Mienke: Still, I think it’s a good idea to clarify that what you’re doing is markedly different from what the Victorians did with ornamentation. According to that Doctrine, every ornament supports the function and meaning of an object or surface. What you’re doing would have been out of the question: exploring and trying out things without a fixed purpose. You would have been breaking a taboo!

When they made a cup, they would include a decorative edge along the bottom to show where the cup ends. The fluting on Corinthian columns refers to the stem of the acanthus plant, the epitome of linearity and strength. That’s the essence of the column. And you would mark the end of the column with a capital decorated with acanthus leaves. When you designed a vase that was used to hold cut flowers, you added a decoration across the middle of the vase that expressed this binding together of flowers. With a belt or a cord with a knot. A form that draws attention to the act of binding. People thought of ornaments in those sorts of terms: ‘holding’, ‘binding’.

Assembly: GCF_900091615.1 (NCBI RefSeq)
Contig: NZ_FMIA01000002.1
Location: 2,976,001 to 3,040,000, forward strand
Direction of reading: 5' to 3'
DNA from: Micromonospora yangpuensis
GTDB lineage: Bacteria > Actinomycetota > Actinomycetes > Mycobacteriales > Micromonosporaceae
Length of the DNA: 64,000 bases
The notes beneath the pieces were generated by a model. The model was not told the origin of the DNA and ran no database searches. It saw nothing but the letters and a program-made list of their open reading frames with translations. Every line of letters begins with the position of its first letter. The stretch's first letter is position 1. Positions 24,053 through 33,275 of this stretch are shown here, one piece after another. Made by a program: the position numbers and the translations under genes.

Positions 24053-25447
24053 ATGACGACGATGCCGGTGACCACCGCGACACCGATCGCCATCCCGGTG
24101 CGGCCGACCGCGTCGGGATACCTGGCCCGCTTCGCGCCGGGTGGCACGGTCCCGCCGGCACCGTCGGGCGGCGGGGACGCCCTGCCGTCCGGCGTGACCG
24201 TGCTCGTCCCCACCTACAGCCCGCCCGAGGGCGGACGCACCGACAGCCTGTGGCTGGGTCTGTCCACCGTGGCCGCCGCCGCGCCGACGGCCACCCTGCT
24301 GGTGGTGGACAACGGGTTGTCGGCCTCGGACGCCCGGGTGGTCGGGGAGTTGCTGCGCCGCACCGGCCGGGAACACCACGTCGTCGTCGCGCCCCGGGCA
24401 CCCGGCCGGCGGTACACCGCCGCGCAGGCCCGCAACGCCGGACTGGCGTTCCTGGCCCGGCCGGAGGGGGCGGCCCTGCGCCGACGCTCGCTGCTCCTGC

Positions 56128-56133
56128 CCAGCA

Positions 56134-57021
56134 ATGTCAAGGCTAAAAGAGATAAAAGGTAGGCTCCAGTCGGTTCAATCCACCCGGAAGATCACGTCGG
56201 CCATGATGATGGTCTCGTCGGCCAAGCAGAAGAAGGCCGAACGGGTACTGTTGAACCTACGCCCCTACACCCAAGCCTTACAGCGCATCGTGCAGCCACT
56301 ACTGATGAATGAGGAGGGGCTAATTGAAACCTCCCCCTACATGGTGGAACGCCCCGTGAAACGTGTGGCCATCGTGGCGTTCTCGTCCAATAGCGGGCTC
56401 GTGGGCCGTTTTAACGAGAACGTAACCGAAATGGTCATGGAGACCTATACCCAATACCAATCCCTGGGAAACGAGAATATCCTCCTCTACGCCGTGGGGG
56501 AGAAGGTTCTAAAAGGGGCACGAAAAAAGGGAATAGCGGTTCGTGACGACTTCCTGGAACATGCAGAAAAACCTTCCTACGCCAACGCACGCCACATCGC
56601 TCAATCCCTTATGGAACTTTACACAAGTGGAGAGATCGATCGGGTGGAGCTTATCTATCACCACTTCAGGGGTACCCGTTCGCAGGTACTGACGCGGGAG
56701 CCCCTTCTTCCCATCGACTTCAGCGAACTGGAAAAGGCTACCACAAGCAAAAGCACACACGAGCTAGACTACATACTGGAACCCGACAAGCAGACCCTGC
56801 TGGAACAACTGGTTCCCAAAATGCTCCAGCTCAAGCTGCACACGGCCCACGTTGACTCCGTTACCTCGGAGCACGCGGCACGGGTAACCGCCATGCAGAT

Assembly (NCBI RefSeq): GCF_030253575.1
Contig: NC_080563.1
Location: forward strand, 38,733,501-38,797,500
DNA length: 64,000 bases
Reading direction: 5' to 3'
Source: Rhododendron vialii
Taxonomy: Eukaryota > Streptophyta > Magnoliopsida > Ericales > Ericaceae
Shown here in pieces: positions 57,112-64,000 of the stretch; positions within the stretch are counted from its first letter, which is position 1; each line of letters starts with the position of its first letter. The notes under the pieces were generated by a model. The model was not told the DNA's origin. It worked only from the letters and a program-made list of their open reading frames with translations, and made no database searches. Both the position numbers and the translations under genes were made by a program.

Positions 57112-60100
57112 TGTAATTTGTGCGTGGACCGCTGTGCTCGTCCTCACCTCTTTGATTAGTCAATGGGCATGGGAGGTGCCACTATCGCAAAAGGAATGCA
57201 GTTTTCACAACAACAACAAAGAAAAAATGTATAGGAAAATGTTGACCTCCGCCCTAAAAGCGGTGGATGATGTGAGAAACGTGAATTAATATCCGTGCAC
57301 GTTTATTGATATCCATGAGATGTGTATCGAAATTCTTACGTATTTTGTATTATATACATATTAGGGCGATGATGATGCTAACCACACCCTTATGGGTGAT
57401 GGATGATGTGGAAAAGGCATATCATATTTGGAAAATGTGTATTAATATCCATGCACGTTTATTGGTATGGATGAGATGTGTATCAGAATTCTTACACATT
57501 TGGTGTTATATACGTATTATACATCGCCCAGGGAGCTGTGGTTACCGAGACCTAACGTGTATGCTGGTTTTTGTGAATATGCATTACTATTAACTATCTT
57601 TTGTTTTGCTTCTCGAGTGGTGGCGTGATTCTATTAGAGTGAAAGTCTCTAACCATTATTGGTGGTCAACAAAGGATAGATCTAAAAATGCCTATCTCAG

Nor were you allowed to suggest a third dimension that wasn’t there. So no naturalistic, spatial representation of flowers on a carpet. That would look like you were trampling the flowers! You were permitted to include stylised floral motifs on a flat plane. The same applied to wall coverings. It was truly seen as a science, with the whole iconography and symbolism of plants and flowers playing a role. The meaning of lilies versus lily-of-the-valley. And you weren’t supposed to include Neo-gothic ornaments in the ladies’ drawing room, but rather something in a Rococo vein. These were considered laws of nature.